Emergence Unscathed: Kim on Non-Reducible Types

Ron McClamrock

University at Albany, SUNY


[0] Jaegwon Kim has recently argued that the widespread assumption of the multiple realizability of higher-level kinds -- and in particular, psychological kinds -- conflicts with some fundamental constraints on both materialistic metaphysics and scientific taxonomy. Kim concludes that the multiple realizability of psychological kinds would leave them "disqualified as proper scientific kinds" (Kim 1992: 18), and that search for a scientific psychology should focus instead on more reductive or type-materialist possibilities. If correct, this would strikingly undermine a widespread assumption in the philosophy of mind and cognitive science. But it's not.

The Argument

[1] Let me begin by restating the argument. Kim begins from what he sees as a (perhaps the) fundamental assumption of materialism: the rejection of any kind of "magical" emergence:

(i) "There are no causal powers that magically emerge at a higher-level and of which there is no accounting in terms of lower-level properties and their causal powers and nomic connections..." (Kim 1992: 18)

[2] The next claim, which he calls the "Causal Inheritance" principle, is seen as following from (i): "to deny [causal inheritance] would be to accept emergent causal powers", and any "serious physicalist would find these consequences intolerable" (18).

(ii) "The Causal Inheritance Principle: If mental property M is realized in a system at t in virtue of physical realization base P, the causal powers of this instance of M are identical with the causal powers of P." (18)

[3] The next claim -- which is both the most pivotal and the most tendentious -- is taken as in turn following from (ii) (the hypothesis referred to here is in fact our thesis (ii)):

(iii) "Instances of M that are realized by the same physical base must be grouped under one kind, since ex hypothesi the physical base is a causal kind; and instances of M with different realization bases must be grouped under distinct kinds, since, again ex hypothesi, these realization bases are distinct as causal kinds." (18)

[4] From (iii), we are to infer (iv):

(iv) "Given that mental kinds are realized by diverse physical causal kinds, therefore, it follows that mental kinds are not causal kinds..." (18)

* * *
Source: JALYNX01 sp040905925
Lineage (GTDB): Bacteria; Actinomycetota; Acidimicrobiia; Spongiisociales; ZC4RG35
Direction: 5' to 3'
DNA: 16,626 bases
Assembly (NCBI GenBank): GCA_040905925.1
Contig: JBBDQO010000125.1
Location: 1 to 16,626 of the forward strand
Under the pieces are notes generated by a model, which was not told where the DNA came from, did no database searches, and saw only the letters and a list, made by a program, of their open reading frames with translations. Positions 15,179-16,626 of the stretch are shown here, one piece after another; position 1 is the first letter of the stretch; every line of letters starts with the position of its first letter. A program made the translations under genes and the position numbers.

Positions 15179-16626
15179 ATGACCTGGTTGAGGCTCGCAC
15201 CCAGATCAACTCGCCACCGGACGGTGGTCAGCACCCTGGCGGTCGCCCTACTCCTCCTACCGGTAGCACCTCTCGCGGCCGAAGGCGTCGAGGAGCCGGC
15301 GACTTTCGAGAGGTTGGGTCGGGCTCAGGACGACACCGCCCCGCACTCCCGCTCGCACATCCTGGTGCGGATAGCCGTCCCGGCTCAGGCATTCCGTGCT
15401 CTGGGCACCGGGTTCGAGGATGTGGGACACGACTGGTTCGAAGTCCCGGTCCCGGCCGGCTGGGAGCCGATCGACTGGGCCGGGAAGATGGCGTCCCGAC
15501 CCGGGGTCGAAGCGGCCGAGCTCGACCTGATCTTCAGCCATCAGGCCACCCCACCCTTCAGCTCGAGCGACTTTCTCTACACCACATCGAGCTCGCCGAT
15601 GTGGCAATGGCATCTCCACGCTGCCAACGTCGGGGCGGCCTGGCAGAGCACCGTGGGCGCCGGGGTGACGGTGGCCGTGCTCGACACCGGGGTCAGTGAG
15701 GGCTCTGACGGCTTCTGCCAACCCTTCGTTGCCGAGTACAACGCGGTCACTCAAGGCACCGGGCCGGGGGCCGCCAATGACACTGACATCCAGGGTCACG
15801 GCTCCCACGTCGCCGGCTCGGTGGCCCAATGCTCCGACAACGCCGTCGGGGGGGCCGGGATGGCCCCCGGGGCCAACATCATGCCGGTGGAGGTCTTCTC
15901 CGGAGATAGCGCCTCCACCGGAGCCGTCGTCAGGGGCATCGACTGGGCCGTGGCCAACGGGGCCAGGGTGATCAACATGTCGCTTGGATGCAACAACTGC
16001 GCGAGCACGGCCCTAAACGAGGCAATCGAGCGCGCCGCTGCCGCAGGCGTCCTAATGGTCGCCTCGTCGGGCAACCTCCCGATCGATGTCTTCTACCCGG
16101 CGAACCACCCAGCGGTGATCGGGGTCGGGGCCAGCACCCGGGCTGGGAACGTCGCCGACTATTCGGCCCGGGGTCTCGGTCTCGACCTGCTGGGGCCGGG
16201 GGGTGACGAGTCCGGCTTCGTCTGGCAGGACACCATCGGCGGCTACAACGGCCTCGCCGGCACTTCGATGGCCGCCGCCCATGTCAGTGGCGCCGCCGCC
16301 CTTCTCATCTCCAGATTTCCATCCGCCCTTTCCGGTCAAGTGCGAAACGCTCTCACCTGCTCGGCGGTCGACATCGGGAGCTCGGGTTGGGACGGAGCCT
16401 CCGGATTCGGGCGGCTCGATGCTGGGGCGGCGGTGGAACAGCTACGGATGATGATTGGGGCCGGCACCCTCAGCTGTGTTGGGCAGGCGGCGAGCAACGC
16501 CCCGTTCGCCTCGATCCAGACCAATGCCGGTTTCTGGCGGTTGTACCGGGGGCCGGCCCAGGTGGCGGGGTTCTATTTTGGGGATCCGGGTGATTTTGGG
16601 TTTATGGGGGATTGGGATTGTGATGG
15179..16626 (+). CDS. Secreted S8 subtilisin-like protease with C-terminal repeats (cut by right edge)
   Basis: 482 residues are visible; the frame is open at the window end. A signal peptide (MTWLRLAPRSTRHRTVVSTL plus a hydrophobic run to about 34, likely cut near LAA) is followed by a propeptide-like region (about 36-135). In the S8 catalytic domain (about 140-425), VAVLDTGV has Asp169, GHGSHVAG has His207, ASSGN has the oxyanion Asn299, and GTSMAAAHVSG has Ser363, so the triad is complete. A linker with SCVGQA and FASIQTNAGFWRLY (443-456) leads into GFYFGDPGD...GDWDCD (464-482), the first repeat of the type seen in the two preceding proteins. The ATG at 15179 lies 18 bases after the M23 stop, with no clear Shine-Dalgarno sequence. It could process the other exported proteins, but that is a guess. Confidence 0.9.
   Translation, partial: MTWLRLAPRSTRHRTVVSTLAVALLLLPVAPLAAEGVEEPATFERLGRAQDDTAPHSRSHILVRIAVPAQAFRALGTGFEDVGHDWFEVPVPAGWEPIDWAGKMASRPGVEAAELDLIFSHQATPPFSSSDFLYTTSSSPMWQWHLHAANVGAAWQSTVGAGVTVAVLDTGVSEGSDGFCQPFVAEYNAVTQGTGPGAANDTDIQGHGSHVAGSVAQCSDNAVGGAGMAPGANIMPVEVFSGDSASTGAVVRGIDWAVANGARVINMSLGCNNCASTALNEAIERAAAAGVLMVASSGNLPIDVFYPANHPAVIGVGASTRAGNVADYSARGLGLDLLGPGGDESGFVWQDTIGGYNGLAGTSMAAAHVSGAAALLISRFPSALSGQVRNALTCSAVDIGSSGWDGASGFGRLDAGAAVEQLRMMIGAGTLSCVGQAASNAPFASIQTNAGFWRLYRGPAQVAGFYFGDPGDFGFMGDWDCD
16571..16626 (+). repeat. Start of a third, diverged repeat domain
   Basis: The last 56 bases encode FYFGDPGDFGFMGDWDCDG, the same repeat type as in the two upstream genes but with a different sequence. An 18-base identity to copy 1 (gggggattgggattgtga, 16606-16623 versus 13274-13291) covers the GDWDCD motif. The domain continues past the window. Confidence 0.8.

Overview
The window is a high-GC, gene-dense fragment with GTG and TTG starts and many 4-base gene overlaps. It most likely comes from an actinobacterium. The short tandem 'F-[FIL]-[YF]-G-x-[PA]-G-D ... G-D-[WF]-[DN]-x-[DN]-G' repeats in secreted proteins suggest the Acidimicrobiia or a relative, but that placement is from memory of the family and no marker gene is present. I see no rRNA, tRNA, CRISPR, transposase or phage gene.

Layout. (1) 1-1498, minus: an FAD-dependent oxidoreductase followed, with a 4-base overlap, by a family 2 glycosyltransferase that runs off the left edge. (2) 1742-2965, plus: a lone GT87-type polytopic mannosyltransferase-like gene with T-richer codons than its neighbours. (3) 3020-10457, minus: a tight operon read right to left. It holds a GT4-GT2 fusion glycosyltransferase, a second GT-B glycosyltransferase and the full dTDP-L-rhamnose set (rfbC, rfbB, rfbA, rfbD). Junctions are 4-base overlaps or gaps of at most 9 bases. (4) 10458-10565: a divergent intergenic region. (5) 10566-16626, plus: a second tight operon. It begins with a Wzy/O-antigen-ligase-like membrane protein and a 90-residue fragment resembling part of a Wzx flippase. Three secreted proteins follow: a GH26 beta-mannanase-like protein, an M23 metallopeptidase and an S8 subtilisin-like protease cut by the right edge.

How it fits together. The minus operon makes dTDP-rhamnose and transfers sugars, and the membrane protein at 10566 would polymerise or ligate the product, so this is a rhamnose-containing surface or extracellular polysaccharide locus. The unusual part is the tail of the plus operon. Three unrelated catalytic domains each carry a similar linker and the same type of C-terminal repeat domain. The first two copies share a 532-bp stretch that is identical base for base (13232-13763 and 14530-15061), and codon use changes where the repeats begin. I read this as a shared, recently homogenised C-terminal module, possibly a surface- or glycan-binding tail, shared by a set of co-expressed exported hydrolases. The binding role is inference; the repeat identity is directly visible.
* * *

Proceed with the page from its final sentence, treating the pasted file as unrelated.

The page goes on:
[5] The next claim is another premise, rather than following in the chain allegedly leading from (i) to (iv). Kim calls it the principle of "Causal Individuation of Kinds;" and it is supposed to be a "broadly metaphysical and methodological principle about science" (19) which is seen as both "a plausible principle [and] widely accepted" (17).{1}

(v) "The Principle of Causal Individuation of Kinds: Kinds in science are individuated on the basis of causal powers; that is, objects and events fall under a kind, or share in a property, insofar as they have similar causal powers." (17)

[6] Finally, we get to the striking (if true) overall conclusion, which is taken to be a consequence of (iv) and (v):

(vi) If mental kinds are multiply realizable, then they "are disqualified as proper scientific kinds" (18); multiple realizability "effectively rules out mental kinds as scientific kinds" (18); "psychological kinds are not scientific kinds" (19).

[7] I believe there are many suspect inferences in this argument, and have, in fact, opposed some of them elsewhere.{2} But in the interest of brevity, I'll focus here on what I take to be Kim's most central problem: the role and interpretation of (iii).

The Problem

[8] As noted above, (iii) is the locus of the most fundamental problem with Kim's position. To make this clear, let me first paraphrase (iii) for clarity by dropping out the explicit references back to (ii); I trust that in the context of the current discussion, nothing is distorted by this. But keep in mind that (ii) is still the fundamental justification for (iii). The leaner version:

(iii') Any physically type-identical instances of M must be grouped under one kind, and any physically type-distinct instances of M must be grouped under distinct kinds.

[9] Note that (iii') (like the original (iii)) contains an obvious quantifier ambiguity. I take the two natural disambiguations to be these:

(iii-weak) There is some causal kind which groups together physically type-identical instances of M and does not group together any physically type-distinct instances of M.

(iii-strong) Any causal kind will group together physically type-identical instances of M and will not group together any physically type-distinct instances of M.

[10] Now although the weak reading may well follow from (i) and (ii),{3} it is the strong reading of (iii) that is required if we are to infer (iv) -- the claim that multiply realizable kinds are not causal kinds.

[11] But (iii-strong) not only fails to follow from (i) and (ii); it's also simply false. A complete specification of the causal powers of an instance of a mental property and at a time will of course be a complete specification of the causal powers of the physical state implementing it, given token identity. (iii-strong) only follows if we assume that the only specification of causal kinds can be in terms of complete characterizations of causal powers of tokens; and we've been given no reason to assume this. Instances of a causal type needn't share every single property in common; types are essentially more general features that various instances might share. The existence of higher-level causal types needn't be predicated on causal powers that emerge at the higher level and for which there's no lower-level account. Higher-level causal powers can be understood as just more general and abstract characterizations of the causal powers implemented in the physical structure of the system.